The renovated building of the Kerch synagogue that Rimma Leibert’s mother's parents went to

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  • Photo taken in:
    Kerch
    Year when photo was taken:
    2000
    Country name at time of photo:
    Ukraine
    Country name today:
    Ukraine
I took this photo in my mother's hometown of Kerch - the renovated street with cypress trees in the Moorish style and the renovated building of the Kerch synagogue that my mother's parents went to. My grandfather Abram, born in 1880, went to study vocation after finishing cheder. He became an apprentice of a blacksmith. Grandfather Abram was also a big strong man and did well in his vocation. Abram married Riva, a Jewish girl, and this is all I know about my grandmother. After the wedding the newly weds moved to Kerch town in the Crimea, in the east of the Crimean peninsula, where my grandmother's distant relatives lived. This town recently celebrated the 2600th anniversary of its foundation. It was founded by ancient Greeks and was called Panticapea. There was a big fish and trade dock in Kerch. The population dealt in fishing and fish industries. The population was Russian, Ukrainian, Greek, Turkish, Crimean Tatar, Karaim and Jewish, of course. The Krymchaks and Karaims belonged to the Judaic faith like Jews. There were Christian churches, a Muslim mosque, six synagogues, a Karaim kinasa and a Krymchak synagogue in Kerch. There was a Jewish school for boys and girls in the town. The biggest synagogue was attended by Jewish doctors, lawyers and wealthy merchants. There were two synagogues for the military: there was a garrison in Kerch. One was for officers and another one - for soldiers. There was a craftsmen's synagogue and two smaller synagogues. My grandfather Abram went to the craftsmen's synagogue on Friday, Saturday and Jewish holidays. In 2002 I visited Kerch, my mother's hometown. I was struck by its contrasts: ruined plants and mines, half-ruined dock and the shining sea, ancient fortresses and plundered burial mounds. It will take time and effort to make Kerch and Ternopol developed town. What else struck me in Kerch was the reconstructed synagogue in a beautiful street with young cypress trees, nice Hesed and the Jewish community. This wasn't possible during the Soviet rule, and I am happy that the Jewry has revived in my grandfather and mother's hometown. I also went to the common grave outside the town where my grandfather and his family perished. The community installed a modest monument on the spot where the Jews of Kerch were killed (later Krymchak and Karaim people were killed here), where the mortal remains of my kin lie.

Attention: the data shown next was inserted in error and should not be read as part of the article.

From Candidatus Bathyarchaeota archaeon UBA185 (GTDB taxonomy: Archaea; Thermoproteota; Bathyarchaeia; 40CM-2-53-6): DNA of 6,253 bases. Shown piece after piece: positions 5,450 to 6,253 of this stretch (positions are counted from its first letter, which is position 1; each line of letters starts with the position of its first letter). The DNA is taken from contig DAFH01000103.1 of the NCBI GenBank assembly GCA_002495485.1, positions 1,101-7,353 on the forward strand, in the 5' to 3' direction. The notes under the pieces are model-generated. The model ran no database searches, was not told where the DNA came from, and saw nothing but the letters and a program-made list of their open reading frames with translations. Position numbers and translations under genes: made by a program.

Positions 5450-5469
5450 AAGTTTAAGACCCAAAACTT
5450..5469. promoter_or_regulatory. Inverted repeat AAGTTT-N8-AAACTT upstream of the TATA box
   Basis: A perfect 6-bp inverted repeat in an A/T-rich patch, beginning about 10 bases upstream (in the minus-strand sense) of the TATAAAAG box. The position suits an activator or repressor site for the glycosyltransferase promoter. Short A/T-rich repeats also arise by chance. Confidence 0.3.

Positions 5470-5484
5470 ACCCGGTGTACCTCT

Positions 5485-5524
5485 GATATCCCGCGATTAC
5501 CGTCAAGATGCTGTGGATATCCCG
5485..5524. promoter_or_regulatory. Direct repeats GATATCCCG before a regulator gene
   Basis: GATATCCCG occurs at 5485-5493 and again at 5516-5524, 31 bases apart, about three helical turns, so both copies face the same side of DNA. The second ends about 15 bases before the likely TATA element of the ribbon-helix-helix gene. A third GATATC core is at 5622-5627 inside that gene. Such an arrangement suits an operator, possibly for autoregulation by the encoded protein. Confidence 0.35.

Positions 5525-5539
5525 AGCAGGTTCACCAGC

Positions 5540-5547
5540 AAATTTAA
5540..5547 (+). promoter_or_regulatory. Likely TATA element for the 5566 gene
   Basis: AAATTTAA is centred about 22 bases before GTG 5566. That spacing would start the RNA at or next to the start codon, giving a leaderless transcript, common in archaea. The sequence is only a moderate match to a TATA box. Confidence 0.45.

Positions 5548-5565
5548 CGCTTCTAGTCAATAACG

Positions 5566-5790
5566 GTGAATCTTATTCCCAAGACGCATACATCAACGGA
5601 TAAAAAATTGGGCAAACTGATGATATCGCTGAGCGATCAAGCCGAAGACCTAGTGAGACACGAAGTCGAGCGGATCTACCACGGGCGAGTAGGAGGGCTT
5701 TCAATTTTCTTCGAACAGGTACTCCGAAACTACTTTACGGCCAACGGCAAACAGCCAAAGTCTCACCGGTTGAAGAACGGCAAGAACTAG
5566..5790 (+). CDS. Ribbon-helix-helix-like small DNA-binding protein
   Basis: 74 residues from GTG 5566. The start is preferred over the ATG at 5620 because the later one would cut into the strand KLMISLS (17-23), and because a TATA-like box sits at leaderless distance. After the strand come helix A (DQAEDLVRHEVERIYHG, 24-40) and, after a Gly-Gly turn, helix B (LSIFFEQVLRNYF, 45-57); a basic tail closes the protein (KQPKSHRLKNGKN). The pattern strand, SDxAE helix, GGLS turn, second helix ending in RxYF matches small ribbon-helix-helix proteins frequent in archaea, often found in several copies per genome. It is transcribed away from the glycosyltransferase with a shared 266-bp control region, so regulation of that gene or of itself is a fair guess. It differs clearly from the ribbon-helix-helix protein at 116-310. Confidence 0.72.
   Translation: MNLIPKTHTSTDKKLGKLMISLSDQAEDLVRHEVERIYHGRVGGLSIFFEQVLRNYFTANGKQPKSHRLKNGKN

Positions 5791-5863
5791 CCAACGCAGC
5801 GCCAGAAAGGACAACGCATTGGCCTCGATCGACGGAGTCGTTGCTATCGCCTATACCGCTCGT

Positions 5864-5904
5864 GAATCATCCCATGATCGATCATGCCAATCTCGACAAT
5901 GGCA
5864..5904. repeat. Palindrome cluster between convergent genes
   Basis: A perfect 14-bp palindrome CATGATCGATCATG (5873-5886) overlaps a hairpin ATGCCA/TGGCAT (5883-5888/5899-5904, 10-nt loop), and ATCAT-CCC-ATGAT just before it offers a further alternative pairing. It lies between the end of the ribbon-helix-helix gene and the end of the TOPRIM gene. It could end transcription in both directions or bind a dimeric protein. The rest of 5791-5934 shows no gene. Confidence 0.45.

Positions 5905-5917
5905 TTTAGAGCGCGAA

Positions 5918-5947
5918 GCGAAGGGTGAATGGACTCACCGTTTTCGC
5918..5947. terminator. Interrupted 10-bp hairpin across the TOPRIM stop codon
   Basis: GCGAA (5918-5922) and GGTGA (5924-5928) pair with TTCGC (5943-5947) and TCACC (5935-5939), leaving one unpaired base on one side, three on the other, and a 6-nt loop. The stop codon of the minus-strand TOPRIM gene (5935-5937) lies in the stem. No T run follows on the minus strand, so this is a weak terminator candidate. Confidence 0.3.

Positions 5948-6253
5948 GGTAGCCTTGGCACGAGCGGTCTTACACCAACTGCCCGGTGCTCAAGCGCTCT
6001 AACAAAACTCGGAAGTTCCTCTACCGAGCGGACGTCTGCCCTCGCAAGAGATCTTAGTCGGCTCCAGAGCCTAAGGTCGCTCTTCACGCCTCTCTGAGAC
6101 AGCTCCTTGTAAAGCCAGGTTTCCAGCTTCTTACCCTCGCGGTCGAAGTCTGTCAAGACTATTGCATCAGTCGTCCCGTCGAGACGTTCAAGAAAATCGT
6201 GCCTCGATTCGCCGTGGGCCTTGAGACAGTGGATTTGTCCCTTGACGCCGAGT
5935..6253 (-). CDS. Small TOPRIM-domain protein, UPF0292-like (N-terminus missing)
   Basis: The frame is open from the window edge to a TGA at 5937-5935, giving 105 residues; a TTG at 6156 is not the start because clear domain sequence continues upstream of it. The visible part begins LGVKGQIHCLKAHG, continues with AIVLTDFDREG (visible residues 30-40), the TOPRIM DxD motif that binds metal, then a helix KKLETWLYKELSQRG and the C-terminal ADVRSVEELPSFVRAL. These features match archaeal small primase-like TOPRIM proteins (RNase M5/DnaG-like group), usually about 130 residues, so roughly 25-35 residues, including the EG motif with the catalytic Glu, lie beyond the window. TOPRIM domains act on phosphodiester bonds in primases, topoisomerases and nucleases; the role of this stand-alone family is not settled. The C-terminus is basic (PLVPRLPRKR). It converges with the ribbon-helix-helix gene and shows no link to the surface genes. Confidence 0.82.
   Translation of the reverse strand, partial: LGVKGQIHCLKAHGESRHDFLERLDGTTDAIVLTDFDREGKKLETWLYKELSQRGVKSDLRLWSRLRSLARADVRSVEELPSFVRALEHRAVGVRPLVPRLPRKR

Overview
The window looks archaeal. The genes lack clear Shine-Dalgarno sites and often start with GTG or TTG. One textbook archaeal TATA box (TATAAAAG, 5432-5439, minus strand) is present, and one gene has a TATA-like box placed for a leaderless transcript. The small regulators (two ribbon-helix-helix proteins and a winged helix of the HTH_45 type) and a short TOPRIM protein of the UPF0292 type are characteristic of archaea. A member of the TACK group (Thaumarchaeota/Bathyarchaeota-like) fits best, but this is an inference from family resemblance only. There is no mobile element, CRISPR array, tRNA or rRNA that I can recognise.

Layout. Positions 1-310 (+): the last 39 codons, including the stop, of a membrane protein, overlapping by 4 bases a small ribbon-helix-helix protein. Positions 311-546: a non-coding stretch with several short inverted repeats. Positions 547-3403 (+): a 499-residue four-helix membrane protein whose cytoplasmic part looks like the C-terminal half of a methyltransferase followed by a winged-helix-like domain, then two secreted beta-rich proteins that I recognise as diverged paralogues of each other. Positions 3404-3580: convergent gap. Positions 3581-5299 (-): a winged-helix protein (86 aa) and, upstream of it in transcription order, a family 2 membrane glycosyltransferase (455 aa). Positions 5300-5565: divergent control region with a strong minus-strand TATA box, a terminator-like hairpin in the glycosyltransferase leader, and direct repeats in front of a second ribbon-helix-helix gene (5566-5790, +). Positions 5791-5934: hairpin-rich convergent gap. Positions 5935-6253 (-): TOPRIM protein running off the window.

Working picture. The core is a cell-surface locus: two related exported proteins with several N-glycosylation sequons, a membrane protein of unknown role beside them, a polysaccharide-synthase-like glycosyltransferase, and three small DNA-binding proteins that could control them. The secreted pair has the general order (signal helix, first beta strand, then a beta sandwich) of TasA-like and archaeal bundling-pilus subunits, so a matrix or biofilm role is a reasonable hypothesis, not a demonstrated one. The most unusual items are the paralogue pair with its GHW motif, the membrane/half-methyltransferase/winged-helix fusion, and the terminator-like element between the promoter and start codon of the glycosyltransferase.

Interview details

Interviewee: Abram Blumenzweig

KEY PERSON

Abram Blumenzweig
Jewish name:
Abram
Decade of birth:
1880
City of birth:
Odessa
Country name at time of birth:
Russia
Year of death:
1941
City of death:
Kerch
Country of death:
USSR
Occupation
before WW II:
self-employed craftsman in elite crafts

Other Person

Riva Blumenzweig
Decade of birth:
1880
City of birth:
Kerch
Country name at time of birth:
Russia
Year of death:
1920
City of death:
Kerch
Country of death:
Russia
Died:
before WW II
Occupation
before WW II:
Housewife

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